complimentary subscription.

CLICK HERE to enter the Marketplace Chevrolet College Football Pickers Contest. You
could win the first week’s $100 prize.

Senior Citizen Fun Day

The DeSoto Parish Sheriff’s Office and the DeSoto Council on Aging will host Senior Fun Day today from 9am -12pm at the DeSoto Sheriff Training Facility. The event is open to senior citizens aged 60 and over. There will be plenty of food, door prizes, Bingo, and much more! 

To schedule a ride, you can contact the DeSoto Council on Aging Transportation Department at 318-872-2270. 

The DeSoto Sheriff Training Facility is located at 120 Sprocket Lane, Grand Cane, LA.

DeSoto Fire District 8 hiring

DeSoto Fire District 8, located at 13011 Hwy 175 Mansfield, is taking applications for full time positions. Deadline to apply is September 8. Applicants must obtain a current State Civil Service Exam score.

Full time salary begins at $33,500. Employment includes annual paid vacation days, department paid health insurance, state retirement, free training and a $7200 state supplement (paid monthly after probationary period).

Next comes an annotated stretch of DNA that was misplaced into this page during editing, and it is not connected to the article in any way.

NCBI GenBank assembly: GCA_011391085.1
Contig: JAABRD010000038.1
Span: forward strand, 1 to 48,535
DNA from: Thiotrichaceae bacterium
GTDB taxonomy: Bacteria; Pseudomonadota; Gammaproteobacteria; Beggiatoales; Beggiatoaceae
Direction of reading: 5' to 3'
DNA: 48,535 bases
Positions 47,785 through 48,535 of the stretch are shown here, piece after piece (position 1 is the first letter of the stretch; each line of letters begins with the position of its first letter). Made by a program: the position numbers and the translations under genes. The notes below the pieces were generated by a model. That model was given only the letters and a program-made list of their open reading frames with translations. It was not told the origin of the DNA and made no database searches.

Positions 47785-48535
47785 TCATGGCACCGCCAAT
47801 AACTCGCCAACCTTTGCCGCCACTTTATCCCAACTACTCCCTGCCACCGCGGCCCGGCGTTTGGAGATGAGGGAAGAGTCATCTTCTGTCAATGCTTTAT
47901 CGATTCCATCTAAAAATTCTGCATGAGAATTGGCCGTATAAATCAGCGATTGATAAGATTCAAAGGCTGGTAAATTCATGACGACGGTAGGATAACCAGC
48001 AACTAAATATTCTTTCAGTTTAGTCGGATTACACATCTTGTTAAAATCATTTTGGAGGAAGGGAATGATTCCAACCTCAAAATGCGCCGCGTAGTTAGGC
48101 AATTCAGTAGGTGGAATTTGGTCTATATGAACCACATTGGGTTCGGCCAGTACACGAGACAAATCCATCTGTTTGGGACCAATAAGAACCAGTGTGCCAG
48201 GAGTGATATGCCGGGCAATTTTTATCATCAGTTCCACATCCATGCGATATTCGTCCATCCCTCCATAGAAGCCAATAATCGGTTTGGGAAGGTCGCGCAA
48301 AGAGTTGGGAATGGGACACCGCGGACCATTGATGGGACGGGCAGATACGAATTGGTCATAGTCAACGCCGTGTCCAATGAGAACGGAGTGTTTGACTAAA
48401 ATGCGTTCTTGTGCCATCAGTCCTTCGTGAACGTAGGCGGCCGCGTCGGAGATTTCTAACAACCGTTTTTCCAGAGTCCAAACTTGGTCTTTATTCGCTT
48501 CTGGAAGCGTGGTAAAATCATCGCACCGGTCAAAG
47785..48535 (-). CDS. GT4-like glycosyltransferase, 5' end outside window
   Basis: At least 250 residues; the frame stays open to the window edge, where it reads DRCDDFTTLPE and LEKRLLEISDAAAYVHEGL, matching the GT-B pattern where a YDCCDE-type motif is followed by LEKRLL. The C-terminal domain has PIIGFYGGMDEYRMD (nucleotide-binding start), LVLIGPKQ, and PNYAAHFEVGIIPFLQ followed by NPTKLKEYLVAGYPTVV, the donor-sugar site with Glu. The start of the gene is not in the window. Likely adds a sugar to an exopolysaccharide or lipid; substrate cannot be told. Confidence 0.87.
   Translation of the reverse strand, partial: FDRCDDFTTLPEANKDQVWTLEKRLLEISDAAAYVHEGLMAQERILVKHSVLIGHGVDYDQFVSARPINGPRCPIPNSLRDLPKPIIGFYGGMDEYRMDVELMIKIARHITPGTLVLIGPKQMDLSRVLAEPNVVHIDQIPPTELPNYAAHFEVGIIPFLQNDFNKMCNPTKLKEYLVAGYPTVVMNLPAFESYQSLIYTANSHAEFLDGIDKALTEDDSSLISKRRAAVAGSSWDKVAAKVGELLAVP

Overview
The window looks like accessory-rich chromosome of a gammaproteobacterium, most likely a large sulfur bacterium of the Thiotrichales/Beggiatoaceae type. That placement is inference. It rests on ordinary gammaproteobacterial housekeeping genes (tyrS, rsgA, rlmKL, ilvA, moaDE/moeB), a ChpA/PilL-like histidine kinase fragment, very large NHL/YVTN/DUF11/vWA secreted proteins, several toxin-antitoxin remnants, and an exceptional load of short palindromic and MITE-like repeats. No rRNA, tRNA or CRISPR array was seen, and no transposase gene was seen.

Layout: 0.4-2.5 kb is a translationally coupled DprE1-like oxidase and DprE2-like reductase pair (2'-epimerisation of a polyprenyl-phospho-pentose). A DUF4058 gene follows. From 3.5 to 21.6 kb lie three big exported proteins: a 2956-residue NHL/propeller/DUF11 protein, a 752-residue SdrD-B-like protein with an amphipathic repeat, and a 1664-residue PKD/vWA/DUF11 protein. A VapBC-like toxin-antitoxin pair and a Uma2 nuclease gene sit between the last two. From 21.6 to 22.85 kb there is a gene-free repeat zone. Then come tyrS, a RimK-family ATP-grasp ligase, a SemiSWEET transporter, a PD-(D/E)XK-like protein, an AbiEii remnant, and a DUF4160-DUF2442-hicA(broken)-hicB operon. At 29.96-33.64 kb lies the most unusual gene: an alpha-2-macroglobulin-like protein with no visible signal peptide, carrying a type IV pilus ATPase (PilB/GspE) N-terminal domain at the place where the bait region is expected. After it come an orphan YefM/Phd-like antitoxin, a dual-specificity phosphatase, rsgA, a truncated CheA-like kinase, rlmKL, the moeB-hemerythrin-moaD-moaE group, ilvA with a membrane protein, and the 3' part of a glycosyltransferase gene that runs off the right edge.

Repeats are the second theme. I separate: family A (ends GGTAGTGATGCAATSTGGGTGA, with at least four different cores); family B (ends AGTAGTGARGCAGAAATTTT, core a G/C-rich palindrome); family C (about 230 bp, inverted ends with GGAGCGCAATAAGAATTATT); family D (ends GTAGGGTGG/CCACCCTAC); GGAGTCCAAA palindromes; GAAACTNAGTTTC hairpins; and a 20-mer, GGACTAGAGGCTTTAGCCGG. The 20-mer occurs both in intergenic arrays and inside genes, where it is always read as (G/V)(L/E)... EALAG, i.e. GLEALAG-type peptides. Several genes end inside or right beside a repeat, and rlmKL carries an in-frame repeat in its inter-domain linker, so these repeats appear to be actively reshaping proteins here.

Go by the station or call 318.872.2453  for more information.

Sheriff Richardson urges caution

Sheriff Jayson Richardson urges residents to be mindful of the risk the area currently faces as it pertains to Wild Fires. Many adjacent areas to the south are already facing severe conditions due to swiftly spreading fires. Although it has been nice not having to mow every 15 minutes, this drought has severely put the area at risk.

Rain is not in the forecast for quite some time. The Parish wide Burn Ban is now a State Wide Burn Ban, and there are major concerns that any small spark could spread rapidly and even become deadly. Sheriff Richardson asks that all residents work together to prevent such disasters from taking place in our communities.